Figure 8a shows the sketch of a recessed negative sidewall profile. The sidewall passivation stack films, ALD Al2O3 and PECVD SiO2 or LTO, are coated underneath the mask with a recession of 200–300-nm, which matches or is slightly larger than the stack-film thickness. This approach protects the passivation stack films from the physical sputtering near the corner edge. This sidewall recession depth can be tuned by timed etching with CF4-enriched gases after DRIE patterning. Figure 8b shows a sidewall recess of ~260-nm achieved using SiO2 as the top etching mask. Owing to the difficulty of achieving a perfect vertical sidewall profile, a slightly negative profile is achieved by linearly increasing the etching cycle time of DRIE in the PlasmaTherm DSE tool. Figure 8c shows the zoomed-out image of the trench profile with an ~2 ° negative sidewall, which has a negligible impact on the structural strength and functionality. Figure 8d shows a cross-section image of the released structures after XeF2 etching.

Figure 8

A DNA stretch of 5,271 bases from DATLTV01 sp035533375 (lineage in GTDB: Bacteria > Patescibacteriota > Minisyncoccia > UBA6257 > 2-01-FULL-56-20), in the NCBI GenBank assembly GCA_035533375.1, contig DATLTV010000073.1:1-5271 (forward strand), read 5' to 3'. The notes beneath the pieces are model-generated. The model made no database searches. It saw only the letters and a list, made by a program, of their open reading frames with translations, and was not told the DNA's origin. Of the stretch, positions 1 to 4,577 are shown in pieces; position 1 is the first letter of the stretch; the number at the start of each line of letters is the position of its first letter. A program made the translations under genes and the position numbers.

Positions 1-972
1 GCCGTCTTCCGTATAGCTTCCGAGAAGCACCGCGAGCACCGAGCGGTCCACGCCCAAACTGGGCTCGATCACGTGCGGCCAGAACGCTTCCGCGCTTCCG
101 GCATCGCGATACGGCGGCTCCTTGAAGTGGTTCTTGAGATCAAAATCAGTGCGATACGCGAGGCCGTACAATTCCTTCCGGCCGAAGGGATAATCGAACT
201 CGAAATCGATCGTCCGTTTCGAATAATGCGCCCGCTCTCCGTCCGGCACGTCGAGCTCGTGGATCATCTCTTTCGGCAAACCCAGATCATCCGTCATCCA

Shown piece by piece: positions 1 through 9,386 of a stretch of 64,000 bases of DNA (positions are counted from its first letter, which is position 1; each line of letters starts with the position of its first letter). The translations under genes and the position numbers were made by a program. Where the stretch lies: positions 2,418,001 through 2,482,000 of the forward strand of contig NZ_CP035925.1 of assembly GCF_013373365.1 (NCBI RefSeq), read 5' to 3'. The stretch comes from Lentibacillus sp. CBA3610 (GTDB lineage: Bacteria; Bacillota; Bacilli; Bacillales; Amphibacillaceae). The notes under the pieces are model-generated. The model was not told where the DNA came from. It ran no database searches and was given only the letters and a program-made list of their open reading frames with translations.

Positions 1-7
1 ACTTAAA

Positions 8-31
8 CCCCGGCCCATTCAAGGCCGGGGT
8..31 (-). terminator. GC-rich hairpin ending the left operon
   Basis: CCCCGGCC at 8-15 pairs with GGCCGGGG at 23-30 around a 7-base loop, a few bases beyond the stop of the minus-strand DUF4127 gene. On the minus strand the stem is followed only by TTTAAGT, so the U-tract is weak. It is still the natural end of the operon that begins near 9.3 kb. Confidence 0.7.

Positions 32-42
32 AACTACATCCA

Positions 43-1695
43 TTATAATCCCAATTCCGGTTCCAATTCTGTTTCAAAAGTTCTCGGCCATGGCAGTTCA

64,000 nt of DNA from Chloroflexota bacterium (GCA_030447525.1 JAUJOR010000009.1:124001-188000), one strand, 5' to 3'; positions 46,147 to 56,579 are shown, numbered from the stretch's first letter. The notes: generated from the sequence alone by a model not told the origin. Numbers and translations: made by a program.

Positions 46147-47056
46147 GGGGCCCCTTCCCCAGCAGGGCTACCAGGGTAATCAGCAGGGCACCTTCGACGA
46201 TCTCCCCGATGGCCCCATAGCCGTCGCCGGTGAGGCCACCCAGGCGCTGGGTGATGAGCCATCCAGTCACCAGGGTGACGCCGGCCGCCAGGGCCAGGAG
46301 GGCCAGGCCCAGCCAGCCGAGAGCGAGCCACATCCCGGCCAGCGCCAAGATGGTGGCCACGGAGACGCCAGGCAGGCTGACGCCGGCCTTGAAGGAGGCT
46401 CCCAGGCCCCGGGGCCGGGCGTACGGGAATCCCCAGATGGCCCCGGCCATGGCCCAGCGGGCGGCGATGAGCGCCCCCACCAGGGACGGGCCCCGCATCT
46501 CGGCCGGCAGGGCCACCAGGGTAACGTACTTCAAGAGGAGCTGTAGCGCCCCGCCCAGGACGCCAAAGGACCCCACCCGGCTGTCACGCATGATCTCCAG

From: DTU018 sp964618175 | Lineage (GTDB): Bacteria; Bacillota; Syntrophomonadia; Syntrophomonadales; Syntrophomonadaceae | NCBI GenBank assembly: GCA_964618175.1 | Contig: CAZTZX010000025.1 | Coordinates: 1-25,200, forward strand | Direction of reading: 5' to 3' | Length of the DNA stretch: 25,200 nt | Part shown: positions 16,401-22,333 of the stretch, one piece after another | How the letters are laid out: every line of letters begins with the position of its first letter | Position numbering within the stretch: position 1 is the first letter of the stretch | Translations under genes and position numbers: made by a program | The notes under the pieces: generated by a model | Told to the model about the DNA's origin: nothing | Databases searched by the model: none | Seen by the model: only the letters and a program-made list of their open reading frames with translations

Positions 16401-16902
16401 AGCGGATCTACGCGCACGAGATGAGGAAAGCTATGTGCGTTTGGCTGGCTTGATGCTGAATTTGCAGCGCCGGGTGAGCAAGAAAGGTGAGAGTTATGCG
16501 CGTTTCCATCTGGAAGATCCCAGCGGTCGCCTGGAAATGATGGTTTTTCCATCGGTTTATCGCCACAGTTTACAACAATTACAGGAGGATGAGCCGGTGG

Figure 8

(a) The concept of recessed negative trench profile to preserve spacer film and quality; (b) an SEM image shows a recessed sidewall profile before passivation coating; (c) an SEM image of patterned SOI device layer with a recessed negative profile and passivation coating; (d) an SEM image of a fully released structure after XeF2 etching.

Results and discussion

The released tessellated structure has tether supports connected to the substrate, as shown in Figure 9a. By carefully breaking those tethers, the 20-μm-thick silicon device with tessellated hexagonal structures is transferred and mounted in a 3D printed plastic test fixture, as shown in Figures 9b–d. The fixture is manufactured using a high-resolution 3D printer (ProJet® 3500 HD, 3D Systems Corporation, Rock Hill, SC, USA). Instead of reconstructing a photodetector mapping, the monocentric imager concept and performance can be preliminarily evaluated through a simple ray-tracing approach: the hexagonal structures on the hemispherical surface are imaged through the ball lens, as shown in Figure 9e. Figures 9f–h are images taken by a commercial camera at viewing angles of approximately 90 °, 45 °, and 10 °, respectively. All three images show clearly visible hexagonal structures, verifying that the released gore is located on the hemispherical image plane. Using this technique, we verified that the field of view is ~160 °. Notably, the focal length can be adjusted by choosing a different ball lens material and refractive index.